Both pessimistic and optimistic scenarios are becoming less likely as we approach more extensive vaccination campaigns in Q2-Q3. The baseline forecast is now assigned around 60% probability, with pessimistic scenarios of a delayed economic recovery assigned around 33% probability and the optimistic scenario of a faster recovery assigned around 7% probability.

Global Real GDP Index, Baseline and Alternative Scenarios: 2019-2022

Source: Euromonitor International Macro Model, National Statistics

Note: Global real GDP growth using PPP weights; figures for 2021 onwards are forecasts; forecasts updated on 5 April 2021.

Downside risks remain significant

The baseline outlook for the evolution of the pandemic and the economy remains highly uncertain due to potential delays in vaccine distribution, and the spread of further infection and vaccine-resistant virus variants. In the COVID-19 Pessimistic1 scenario these factors lead to more intense and longer lockdown and social distancing measures relative to the baseline forecast. Vaccination rates sufficient for herd immunity are delayed until Q4 2021 - Q2 2022 in advanced economies and until 2023 in most developing economies. The longer and more intensive social distancing measures cause significant drops in consumption, business revenues, employment and wages relative to the baseline forecast, weakening the economic recovery in 2021-2022. This scenario is assigned a probability of around 27%. The worst-case Pessimistic2 scenario featuring longer delays into 2022 of vaccination campaigns and herd immunity in advanced economies is now only assigned around a 6% probability.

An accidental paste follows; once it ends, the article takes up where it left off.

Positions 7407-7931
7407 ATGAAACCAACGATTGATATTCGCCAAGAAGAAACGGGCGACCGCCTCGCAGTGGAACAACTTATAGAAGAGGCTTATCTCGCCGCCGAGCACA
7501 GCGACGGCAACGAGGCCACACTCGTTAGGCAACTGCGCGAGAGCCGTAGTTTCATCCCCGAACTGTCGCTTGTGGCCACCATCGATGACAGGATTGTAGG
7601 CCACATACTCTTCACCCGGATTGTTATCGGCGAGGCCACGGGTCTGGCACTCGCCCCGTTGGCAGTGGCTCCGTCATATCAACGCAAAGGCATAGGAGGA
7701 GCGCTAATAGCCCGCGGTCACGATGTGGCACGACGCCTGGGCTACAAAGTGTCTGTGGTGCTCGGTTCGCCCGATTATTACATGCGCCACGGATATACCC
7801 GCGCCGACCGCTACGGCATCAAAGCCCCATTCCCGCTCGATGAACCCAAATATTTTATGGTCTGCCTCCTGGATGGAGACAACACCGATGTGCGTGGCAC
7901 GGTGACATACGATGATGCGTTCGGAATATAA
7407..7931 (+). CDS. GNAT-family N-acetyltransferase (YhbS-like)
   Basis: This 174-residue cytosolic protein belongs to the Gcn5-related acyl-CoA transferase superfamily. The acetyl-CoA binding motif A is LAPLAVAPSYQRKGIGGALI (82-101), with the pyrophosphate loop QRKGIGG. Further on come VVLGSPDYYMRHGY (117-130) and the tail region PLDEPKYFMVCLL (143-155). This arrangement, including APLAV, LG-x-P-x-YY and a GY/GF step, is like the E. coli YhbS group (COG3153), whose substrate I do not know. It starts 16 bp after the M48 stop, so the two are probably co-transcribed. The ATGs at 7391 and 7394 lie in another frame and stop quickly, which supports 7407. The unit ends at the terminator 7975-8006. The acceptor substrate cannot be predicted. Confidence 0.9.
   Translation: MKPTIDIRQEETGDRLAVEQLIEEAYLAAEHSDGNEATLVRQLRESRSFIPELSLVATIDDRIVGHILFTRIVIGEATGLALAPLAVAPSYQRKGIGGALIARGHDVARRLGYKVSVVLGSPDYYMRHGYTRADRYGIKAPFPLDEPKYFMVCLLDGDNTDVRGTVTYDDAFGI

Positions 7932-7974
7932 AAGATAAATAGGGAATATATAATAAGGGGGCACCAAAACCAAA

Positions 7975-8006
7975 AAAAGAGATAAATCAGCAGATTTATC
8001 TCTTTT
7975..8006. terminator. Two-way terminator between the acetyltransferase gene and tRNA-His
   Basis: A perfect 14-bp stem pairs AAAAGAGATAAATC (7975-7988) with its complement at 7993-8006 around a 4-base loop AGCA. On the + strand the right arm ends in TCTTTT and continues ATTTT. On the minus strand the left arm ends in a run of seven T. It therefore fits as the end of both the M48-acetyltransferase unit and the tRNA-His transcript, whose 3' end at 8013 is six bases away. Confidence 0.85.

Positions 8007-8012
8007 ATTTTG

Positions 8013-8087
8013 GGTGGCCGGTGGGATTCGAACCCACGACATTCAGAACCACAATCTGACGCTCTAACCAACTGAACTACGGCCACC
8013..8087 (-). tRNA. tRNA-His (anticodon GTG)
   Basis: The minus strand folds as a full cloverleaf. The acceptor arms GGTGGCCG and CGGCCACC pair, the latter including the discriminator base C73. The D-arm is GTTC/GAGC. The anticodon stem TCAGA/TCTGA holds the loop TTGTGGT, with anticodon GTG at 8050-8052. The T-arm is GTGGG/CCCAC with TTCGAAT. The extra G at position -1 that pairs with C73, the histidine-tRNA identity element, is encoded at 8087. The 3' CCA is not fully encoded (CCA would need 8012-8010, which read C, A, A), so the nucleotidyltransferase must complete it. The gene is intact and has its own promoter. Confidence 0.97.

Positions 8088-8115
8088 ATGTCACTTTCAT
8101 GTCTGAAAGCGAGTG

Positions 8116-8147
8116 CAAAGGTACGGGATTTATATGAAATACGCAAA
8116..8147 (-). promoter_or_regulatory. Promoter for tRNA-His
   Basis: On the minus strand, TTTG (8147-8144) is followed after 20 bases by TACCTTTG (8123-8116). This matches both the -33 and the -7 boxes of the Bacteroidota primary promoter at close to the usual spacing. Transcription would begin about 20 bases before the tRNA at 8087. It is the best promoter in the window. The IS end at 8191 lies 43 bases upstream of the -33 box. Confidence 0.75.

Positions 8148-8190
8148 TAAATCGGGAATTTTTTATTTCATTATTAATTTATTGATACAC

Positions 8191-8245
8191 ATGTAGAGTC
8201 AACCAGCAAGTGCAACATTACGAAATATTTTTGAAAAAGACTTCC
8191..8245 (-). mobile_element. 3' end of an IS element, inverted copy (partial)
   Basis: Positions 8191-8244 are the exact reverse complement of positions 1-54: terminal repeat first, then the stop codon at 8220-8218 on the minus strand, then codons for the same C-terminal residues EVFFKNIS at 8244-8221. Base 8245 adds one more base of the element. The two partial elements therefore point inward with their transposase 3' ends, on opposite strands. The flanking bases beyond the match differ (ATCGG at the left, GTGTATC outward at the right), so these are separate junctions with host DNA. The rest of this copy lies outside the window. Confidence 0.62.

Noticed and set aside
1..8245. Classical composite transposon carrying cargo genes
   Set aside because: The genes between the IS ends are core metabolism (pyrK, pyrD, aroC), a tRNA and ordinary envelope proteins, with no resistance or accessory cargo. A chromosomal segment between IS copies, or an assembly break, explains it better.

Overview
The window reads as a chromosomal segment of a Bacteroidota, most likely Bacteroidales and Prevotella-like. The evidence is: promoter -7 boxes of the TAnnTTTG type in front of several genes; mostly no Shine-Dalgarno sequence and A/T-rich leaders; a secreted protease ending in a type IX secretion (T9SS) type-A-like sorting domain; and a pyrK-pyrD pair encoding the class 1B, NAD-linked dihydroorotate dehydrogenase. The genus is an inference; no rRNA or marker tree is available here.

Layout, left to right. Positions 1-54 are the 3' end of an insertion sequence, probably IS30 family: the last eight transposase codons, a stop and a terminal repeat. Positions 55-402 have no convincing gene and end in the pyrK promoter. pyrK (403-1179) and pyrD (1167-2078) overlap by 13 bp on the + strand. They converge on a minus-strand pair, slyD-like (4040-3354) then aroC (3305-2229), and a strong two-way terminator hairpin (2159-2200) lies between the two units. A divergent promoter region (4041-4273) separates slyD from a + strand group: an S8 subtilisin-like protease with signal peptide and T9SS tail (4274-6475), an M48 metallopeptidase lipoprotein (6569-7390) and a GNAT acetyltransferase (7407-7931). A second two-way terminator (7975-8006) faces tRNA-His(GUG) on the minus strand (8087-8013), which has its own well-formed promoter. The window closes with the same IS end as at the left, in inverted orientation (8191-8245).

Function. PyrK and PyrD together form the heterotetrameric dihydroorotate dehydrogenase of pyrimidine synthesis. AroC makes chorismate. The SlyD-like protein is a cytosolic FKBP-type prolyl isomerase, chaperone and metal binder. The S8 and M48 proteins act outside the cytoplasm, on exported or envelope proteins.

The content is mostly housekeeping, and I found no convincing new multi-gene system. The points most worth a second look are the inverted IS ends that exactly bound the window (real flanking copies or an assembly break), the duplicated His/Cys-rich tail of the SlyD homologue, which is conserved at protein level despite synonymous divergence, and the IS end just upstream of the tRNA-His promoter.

Global Real GDP Growth COVID-19 Pessimistic1 Scenario: 2019-2022

Source: Euromonitor International Macro Model, National Statistics

Note: Global real GDP growth using PPP weights; figures for 2021 onwards are forecasts; forecasts updated on 5 April 2021.

The optimistic scenario could bring the global economy close to its pre-pandemic forecast level

On the upside, vaccination campaigns could accelerate, and the spread of more infectious virus variants may become better contained. In this optimistic scenario, advanced economies approach herd immunity in Q2-Q3 2021. Consumer confidence recovers faster than expected, backed by large savings cumulated during the pandemic and an unprecedented urge to spend in newly reopened high social contact sectors, such as leisure and tourism. The impact of the US fiscal stimulus programme on consumer spending is also likely to be stronger under these conditions. As a result, global real GDP increases by 7.1% in 2021. In the optimistic scenario, global economic activity approaches the level it would have attained without the pandemic in 2022. However, the current slow progress of vaccination campaigns in many countries has reduced the probability of this upside scenario to around 7%.

Global Real GDP Growth COVID-19 Optimistic1 Scenario: 2019-2022


Source: Euromonitor International Macro Model, National Statistics

Note: Global real GDP growth using PPP weights; figures for 2021 onwards are forecasts; forecasts updated on 5 April 2021.


COVID-19 Global Scenario Probabilities and Assumptions, April 2021